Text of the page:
Sometimes I get really excited about a restaurant while completely forgetting how I even heard of it. Typically I don’t make reservations for places I haven’t at least seen for myself because life is short, and also my “places to eat” list somehow only gets longer. I think the staff at Cork might have inceptioned me and placed this reservation.

Well, whether by inception or some other means (sleepwalking? Multiple personality? Clone?), Cork was on the calendar and as it drew near I grew increasingly excited about it. Not to mention that it’s the perfect Friday Family Funday location, what with wine and cheese and more cheese and whatnot. When we sat down, we received a super thick booklet of wines. In my youth, I always imagined that I would be a fancy wine snob and hold tasting parties at my well-appointed suburban house with my bilingual French/English speaking children (I’m not even joking about this; that is what 11 year-old me thought my adult life would be like. I blame a combination of growing up in Orange County and watching too much Frasier). In my actual adulthood, I will drink wine but don’t give even the slightest rat’s ass about learning about it. So, with that in mind: rosé. Fortunately for the others at the table, our server was knowledgeable about everything and brought my in-laws a bottle of riesling, and my husband ordered a glass of the only style he really cares about: pinot noir (an order I constantly follow up with Titus’s song from Kimmy Schmidt, much to his chagrin).


We ordered three cheeses, naturally. Our server recommended one of the other cheeses over something I had ordered: Delice. I trusted him. His charcuterie recommendations were also the exact things I wanted: duck prosciutto and chorizo. Best friends forever!


He was NOT lying about that Delice cheese (right side of cheese plate). It was creamy, with a texture somewhere between brie and chevre. The sheep cheese in the middle of the plate was nutty but not overpowering. The chorizo (left meat on meat plate) was warm, spicy, and just fantastic. I have to say, though, that I was really excited about this duck prosciutto and it was not…quite…good. Very ducky, but in a bad way, and very oily. The burrata (bottom left) was also fantastically creamy and was mitigated well with the smokey eggplant sauce under the tomatoes.


Here we have the scallops in bacon broth. The scallops themselves were cooked to perfection, and we all know that nothing makes you feel more special than when the waiters pour liquid onto your plate directly in front of you, but the portion size was kind of disappointing: two medium-large scallops.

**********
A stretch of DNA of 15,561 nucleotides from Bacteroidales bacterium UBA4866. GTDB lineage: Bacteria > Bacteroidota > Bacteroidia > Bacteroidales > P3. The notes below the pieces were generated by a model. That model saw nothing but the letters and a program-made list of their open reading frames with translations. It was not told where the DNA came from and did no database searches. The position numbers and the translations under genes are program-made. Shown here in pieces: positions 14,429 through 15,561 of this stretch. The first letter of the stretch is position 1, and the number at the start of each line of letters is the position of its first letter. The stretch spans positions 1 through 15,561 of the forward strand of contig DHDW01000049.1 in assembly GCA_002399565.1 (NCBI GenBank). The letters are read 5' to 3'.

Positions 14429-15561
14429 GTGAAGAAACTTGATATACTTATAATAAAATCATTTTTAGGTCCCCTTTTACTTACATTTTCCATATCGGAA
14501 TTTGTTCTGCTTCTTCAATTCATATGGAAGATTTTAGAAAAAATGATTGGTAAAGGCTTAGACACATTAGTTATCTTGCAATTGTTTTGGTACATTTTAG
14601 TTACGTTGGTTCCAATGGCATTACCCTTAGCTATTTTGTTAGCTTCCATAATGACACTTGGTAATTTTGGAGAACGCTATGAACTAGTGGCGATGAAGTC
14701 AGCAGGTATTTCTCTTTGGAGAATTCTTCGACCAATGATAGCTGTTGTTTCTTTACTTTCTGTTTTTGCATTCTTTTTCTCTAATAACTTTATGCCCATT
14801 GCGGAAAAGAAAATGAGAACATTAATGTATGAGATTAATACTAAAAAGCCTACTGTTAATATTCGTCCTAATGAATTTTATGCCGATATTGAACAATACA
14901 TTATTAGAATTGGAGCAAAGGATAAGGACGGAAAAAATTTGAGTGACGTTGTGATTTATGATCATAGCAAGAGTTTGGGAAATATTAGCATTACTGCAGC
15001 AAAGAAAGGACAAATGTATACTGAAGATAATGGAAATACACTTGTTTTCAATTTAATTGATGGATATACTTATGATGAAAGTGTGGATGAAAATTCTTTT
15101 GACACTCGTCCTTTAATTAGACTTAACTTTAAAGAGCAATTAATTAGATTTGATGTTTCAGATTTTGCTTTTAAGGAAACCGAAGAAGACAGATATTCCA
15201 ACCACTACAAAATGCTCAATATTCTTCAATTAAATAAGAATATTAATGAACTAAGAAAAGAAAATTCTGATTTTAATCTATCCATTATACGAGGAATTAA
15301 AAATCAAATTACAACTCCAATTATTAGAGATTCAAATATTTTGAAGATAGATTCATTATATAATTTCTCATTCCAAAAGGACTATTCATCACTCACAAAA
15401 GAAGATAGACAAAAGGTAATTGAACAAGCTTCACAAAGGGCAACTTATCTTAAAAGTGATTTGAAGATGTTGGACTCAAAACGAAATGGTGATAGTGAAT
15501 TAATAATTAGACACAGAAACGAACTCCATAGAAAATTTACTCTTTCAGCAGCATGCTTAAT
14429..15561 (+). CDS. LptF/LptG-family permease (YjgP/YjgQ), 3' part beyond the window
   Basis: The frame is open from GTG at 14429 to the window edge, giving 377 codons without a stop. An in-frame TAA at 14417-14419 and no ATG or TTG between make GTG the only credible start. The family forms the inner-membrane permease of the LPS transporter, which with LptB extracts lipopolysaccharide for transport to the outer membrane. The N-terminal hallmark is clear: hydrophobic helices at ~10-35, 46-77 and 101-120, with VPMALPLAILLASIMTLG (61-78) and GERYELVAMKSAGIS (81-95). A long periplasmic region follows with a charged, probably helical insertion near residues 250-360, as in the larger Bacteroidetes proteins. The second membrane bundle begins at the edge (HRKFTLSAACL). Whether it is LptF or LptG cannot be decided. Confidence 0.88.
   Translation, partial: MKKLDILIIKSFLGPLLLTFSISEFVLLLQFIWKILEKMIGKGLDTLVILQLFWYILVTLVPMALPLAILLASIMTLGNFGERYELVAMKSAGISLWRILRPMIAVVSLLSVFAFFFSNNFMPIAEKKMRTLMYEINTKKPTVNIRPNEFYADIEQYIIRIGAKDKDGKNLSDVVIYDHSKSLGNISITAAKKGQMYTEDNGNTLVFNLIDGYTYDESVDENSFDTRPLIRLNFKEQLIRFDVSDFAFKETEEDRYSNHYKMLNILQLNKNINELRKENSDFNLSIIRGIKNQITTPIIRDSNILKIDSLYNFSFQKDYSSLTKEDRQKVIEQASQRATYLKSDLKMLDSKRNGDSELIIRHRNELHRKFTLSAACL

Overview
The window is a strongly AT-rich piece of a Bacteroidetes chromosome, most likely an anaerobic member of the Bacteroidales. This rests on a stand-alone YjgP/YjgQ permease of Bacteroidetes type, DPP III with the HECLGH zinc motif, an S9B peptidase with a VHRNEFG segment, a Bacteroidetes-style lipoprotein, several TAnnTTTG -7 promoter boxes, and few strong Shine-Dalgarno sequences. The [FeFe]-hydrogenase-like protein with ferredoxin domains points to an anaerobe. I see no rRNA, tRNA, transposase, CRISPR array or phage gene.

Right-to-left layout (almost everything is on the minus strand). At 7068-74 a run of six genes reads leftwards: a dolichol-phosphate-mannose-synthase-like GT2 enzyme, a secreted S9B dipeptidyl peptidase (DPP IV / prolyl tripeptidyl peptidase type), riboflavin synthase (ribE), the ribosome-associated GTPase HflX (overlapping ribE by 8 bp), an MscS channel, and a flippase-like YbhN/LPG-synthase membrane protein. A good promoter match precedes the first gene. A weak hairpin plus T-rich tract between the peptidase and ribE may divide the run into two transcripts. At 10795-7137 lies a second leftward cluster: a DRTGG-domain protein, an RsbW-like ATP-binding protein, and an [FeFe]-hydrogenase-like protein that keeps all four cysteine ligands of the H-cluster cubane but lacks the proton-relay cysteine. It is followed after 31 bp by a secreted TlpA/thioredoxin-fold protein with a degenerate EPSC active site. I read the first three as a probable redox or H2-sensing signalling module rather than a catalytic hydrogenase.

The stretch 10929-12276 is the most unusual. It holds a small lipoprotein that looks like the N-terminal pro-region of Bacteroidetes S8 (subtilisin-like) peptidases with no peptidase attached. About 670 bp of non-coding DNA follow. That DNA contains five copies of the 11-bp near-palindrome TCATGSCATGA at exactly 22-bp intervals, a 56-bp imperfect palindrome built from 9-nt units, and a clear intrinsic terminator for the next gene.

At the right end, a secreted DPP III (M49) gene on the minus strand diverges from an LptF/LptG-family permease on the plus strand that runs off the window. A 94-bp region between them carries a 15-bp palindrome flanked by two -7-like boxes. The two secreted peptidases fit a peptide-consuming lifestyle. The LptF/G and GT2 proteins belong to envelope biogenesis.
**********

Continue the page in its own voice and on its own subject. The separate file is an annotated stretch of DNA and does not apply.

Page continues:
At least the duck confit was slightly bigger. For me, this was the absolute star. The skin was so crispy, the meat was so rich and flavored with anise. I thought I was biased towards this because it’s everything I want in a food, but even my anise-loathing, duck-indifferent spouse thought it was delicious.


We were still quite hungry afterwards and so ordered the chicken:


Again, it was bigger but still not really sizeable. The fried green tomato was good, and it was served in a sauce that was sweet and hinted at horseradish. It was tasty too, but that duck was a hard act to follow.

My husband and I decided to split a dessert wine and instead of port, our server recommended a sparkling moscato, and promptly brought back a half-pour of it for us to taste (is that guy great or what?) He was also not lying about the wine. It was white moscato which I didn’t even know existed, and was perfumey without being overly sweet.


My mother-in-law ordered the fruit crumble for dessert, which tonight featured peaches and blueberries. It was served piping hot in a cute lil’ cast iron skillet, but honestly, it was just way too sweet and the crumble topping had the grittiness of semolina or rice flour, which wasn’t super pleasant:

Price: $60 per person.

Bottom line: Cork is really good but maybe a hair overpriced. It’s worth a trip for a special occasion and the service was top-notch, but prepare yourself for some sticker shock. Listen to your waiter and don’t miss the duck confit.

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